Click here to read the NCTE Council Chronicle review of At the Schoolhouse Gate: Lessons in Intellectual Freedom!
"It can hardly be argued that either students or teachers shed their constitutional rights to freedom of speech or expression at the schoolhouse gate." With this pronouncement in 1969, Justice Abe Fortas laid down the law. But this has by no means meant that intellectual freedom reigns supreme. Far from it-American public schools can be the worst offenders, as Gloria Pipkin and ReLeah Cossett Lent make clear in this extraordinary account of courage, commitment, and caring for the teaching profession.
Over the last two decades Pipkin and Lent have worked together to build a tradition of intellectual freedom within public schools. Their book describes their struggles as cultural workers, the pedagogical and legal strategies they employed, the resistance they encountered, the lessons they learned, and the impact that they've seen on the lives of the students they serve. Their story brings vividly to life some of the most important questions in public education today:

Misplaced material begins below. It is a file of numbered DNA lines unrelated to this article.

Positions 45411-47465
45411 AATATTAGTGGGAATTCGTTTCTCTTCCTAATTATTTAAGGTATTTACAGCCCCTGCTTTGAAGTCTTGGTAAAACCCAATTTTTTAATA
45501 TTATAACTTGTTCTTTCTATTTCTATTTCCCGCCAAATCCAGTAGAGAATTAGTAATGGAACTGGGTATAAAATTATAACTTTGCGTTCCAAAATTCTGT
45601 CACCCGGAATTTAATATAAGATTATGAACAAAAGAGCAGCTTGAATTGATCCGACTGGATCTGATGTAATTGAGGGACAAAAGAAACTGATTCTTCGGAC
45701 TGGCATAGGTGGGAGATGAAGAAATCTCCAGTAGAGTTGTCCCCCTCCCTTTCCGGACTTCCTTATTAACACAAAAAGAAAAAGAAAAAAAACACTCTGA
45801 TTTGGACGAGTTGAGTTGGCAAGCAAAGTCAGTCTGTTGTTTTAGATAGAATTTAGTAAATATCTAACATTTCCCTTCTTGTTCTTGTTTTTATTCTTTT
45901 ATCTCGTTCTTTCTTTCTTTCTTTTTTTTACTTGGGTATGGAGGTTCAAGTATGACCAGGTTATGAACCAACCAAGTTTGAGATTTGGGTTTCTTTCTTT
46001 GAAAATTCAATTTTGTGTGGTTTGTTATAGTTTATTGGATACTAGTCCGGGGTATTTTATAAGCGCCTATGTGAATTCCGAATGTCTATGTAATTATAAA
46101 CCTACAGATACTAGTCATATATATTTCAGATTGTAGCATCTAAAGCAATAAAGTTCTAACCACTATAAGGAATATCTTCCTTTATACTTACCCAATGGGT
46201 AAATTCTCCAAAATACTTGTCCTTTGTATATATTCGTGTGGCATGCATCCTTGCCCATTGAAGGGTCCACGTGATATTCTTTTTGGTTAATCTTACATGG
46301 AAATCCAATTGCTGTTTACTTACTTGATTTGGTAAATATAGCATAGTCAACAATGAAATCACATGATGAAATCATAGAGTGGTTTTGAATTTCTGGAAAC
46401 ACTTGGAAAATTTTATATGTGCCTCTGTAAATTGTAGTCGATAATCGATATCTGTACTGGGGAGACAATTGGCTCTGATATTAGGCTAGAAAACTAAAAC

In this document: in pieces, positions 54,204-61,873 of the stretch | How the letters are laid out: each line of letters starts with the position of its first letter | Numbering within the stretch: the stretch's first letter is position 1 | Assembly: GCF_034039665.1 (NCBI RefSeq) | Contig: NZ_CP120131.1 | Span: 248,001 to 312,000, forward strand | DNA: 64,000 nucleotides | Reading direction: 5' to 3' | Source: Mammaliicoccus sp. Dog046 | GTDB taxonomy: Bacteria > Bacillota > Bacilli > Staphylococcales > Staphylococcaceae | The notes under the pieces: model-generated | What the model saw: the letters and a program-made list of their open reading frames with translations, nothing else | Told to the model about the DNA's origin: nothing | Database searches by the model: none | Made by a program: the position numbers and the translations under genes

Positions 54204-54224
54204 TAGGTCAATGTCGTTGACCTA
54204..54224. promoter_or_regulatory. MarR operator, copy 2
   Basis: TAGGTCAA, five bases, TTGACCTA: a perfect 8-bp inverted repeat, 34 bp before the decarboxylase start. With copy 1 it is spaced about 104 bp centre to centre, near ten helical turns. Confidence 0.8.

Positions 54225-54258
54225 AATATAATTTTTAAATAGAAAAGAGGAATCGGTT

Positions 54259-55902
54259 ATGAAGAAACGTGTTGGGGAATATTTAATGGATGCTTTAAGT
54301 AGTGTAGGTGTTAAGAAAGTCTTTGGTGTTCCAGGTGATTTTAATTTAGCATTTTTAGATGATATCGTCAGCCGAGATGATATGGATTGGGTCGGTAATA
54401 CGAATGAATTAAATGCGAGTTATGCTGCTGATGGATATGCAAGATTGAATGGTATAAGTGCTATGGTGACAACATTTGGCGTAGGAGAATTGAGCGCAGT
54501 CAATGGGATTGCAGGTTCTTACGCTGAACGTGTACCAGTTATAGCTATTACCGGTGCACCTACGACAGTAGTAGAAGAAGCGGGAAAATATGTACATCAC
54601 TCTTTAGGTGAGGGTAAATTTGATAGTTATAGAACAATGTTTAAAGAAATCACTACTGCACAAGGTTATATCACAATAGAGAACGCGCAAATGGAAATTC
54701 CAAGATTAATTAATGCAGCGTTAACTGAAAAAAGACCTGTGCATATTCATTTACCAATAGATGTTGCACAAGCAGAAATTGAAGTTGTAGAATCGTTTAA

Do First Amendment protections apply to teachers and students in K-12?
Who controls what we can read and write in schools?
Is inquiry or indoctrination at the heart of schooling?
Can critical literacy survive the machinations of shortsighted bureaucrats and board members?
Through two intertwined stories spanning nearly two decades, the authors address these questions. They also provide specific strategies for teachers trapped in similar circumstances. Emotionally intense, yet practical, At the Schoolhouse Gate provides for every teacher what every good teacher wants for his or her students: inspiration and elevation.